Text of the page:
Image: Minister Coveney and Minister Varadkar speaking to the media this morning (Republic of Ireland Government)
Irish Defence Minister Simon Coveney and Health Minister Leo Varadkar announced the establishment of a permanent Emergency Aeromedical Support Service (EAS) on 15 July.
The National Ambulance Service (NAS) and the Air Corps have operated the service on a pilot basis since mid-2012, with the Irish Coast Guard providing back-up support. During that time, it completed over 1,055 missions, including 323 STEMI heart attack patients.
Following on from a report from a cross sectoral working group, it has been agreed to continue with the current service model. Minister Coveney noted that the service will be reviewed ‘every two to three years’.
Varadkar commented: “I’m delighted that the Government has agreed to put the Emergency Aeromedical Support Service on a permanent footing. It’s a great example of co-operation across Government and it shows what can be achieved by using existing resources, even following a deep financial crisis. The service has been great for patients and ensures that those in remoter areas, particularly in the west, have timely access to specialised treatment available in the larger hospitals. A third of the missions were in response to STEMI heart attacks, allowing patients to be treated in a specialist setting within 90 minutes of diagnosis. The collaboration between the NAS and Air Corps has been quite remarkable.”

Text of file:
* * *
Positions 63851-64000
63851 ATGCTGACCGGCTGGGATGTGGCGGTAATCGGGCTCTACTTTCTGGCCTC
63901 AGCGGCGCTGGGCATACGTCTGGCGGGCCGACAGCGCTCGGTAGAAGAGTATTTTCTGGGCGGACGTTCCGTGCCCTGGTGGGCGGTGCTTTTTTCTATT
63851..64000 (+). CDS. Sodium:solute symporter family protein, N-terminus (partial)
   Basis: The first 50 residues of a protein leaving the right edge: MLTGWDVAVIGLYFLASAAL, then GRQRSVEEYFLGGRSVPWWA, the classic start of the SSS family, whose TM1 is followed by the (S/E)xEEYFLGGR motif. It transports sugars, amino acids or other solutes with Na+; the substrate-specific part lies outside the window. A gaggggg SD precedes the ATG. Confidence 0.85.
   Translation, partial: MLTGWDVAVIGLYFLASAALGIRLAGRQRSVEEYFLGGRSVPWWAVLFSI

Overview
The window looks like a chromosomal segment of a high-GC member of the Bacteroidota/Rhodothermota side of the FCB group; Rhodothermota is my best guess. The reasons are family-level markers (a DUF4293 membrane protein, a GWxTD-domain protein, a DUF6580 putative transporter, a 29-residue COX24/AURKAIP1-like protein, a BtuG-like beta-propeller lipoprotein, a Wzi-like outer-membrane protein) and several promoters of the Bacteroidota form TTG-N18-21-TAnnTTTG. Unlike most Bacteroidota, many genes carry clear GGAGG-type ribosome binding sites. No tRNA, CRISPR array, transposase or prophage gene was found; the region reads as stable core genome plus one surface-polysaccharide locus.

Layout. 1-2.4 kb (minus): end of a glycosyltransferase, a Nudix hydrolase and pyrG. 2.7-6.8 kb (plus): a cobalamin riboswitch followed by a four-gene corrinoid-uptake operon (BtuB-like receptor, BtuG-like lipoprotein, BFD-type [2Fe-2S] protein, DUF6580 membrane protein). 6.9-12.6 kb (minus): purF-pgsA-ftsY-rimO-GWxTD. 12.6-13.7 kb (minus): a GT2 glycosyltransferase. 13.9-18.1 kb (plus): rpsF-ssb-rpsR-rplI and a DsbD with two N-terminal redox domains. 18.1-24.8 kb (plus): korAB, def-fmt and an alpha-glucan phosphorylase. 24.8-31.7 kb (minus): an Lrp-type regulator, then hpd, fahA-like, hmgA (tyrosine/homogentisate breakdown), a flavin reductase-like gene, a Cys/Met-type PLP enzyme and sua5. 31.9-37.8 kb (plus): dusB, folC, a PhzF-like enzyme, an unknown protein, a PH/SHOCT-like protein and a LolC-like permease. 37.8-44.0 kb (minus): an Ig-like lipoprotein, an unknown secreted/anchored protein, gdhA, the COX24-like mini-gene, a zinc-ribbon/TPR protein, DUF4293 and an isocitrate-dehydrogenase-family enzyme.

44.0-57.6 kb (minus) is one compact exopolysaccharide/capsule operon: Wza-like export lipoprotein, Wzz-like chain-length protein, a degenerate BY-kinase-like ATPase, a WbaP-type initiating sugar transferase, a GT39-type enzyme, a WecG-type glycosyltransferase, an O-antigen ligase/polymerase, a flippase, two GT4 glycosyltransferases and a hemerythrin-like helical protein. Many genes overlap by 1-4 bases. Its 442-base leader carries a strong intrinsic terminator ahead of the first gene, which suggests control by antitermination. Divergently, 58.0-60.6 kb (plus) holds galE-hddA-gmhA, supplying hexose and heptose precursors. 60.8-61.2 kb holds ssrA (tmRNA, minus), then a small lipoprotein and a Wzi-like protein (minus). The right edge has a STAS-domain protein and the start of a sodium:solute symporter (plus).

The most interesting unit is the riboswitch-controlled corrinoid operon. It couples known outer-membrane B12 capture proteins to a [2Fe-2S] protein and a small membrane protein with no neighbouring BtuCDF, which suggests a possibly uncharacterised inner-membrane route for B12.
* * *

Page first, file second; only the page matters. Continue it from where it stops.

Minister Coveney said: “I welcome the establishment of a permanent EAS service and the ongoing support to the National Ambulance Service by the Defence Forces in providing such a valuable service to people in rural communities. The professionalism and commitment of the Air Corps in providing a dedicated helicopter service to date has been exemplary. I know that level of dedication will continue into the future as the service is placed on a sustainable footing’’.